ELEVEN YEARS as Books Editor of the Anglican Journal have convinced me that the biblical author was right when he said “of making many books there is no end.”
He might have added something about there being a much smaller output of good books. Each year, our reviewers were able to cover between 60 and 70 religious titles, chosen from about five times that many received, to say nothing of those listed in catalogues but never ordered. Those reviewed were chosen primarily for their possible appeal to the quarter-million Journal subscribers who are the interested, intelligent Anglicans in the pews. I end my term as Books Editor by suggesting two books worth considering for future publication: one a “golden oldie” and the other, as far as I know, yet unwritten.
From a Christian Ghetto: Letters of Ghostly Wit views the 20th century church from the perspective of 500 years in the future when Christianity is a subversive contagious disease to be eradicated by torture and execution, its adherents banished to underground ghettos. It was written in 1953 by theologian Dr. Geddes MacGregor, as letters from a history tutor, Paul, to a theological student, Tim, studying the “medieval” 20th century church, probing its delusions, stupidities, and real or imagined orthodoxies with a gentle but devastating touch. The comparisons of the underground remnant, the state-sanctioned “Temple of Orthodox-Pretend Christianity,” and the 20th century church strike uncomfortably close to home. Mr. MacGregor told me 25 years after writing the book that he intended it as satire and was surprised when it proved instead to be prophecy.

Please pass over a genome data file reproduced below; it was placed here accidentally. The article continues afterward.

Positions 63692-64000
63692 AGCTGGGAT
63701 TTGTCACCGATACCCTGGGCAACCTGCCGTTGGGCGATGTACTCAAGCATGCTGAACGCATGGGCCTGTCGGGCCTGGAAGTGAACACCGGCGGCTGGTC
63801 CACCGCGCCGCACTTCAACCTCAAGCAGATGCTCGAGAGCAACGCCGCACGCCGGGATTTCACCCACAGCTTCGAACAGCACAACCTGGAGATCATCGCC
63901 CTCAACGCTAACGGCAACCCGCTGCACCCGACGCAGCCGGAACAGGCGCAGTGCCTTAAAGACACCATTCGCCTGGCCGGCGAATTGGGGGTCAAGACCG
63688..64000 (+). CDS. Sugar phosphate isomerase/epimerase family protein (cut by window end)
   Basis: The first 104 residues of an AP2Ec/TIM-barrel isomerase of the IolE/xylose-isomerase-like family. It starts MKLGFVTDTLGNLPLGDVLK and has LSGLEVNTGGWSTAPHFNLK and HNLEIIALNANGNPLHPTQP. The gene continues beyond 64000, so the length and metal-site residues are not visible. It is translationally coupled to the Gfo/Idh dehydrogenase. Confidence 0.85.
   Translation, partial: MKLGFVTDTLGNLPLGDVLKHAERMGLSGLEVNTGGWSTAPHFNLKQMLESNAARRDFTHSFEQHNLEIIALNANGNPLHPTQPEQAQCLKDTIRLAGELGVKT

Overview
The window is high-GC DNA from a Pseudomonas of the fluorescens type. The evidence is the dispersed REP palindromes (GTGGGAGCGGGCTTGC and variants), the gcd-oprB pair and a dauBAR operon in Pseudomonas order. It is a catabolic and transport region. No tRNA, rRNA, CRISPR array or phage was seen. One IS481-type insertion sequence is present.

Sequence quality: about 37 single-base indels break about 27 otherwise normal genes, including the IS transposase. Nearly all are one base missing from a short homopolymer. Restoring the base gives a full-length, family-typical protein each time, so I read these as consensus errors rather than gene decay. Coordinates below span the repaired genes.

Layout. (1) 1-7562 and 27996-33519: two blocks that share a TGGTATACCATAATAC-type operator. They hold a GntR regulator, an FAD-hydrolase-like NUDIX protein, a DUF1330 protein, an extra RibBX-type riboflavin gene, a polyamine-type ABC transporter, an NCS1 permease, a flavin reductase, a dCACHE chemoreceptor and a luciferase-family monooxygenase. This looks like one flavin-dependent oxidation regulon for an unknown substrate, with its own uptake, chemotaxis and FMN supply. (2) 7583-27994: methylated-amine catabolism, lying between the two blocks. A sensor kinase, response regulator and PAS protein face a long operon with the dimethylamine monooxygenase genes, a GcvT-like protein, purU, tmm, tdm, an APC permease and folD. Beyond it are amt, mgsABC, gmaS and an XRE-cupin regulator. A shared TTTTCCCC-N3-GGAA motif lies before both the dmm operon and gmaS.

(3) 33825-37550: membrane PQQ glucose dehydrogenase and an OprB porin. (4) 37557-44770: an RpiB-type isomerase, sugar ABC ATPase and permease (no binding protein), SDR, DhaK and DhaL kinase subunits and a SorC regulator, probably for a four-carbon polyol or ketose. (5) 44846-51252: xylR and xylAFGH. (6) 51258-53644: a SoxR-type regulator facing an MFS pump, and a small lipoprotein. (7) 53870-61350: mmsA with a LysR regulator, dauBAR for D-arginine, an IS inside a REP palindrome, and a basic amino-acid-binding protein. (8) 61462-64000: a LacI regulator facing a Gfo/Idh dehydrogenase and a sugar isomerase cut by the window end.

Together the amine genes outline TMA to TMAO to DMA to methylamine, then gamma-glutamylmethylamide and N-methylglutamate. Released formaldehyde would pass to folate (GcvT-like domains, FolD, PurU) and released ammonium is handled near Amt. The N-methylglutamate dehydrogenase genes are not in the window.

“Heretics” Then and Now I suggest as a working title for a book about people through the ages whose ideas were branded false or “heretical” by the ruling establishment, and what happened to them later. Such people have been a part of church history since the beginning – in fact, challenges to conventional wisdom have often been the anvil on which true faith has been hammered out. But some of those “heretical” views, spanning the first through the 20th centuries, now are part of mainstream Christian teaching – once condemned by majority vote, vindicated through time and the Holy Spirit. This is the final column by William Portman who retires this month after 11 years as Books Editor for the Anglican Journal.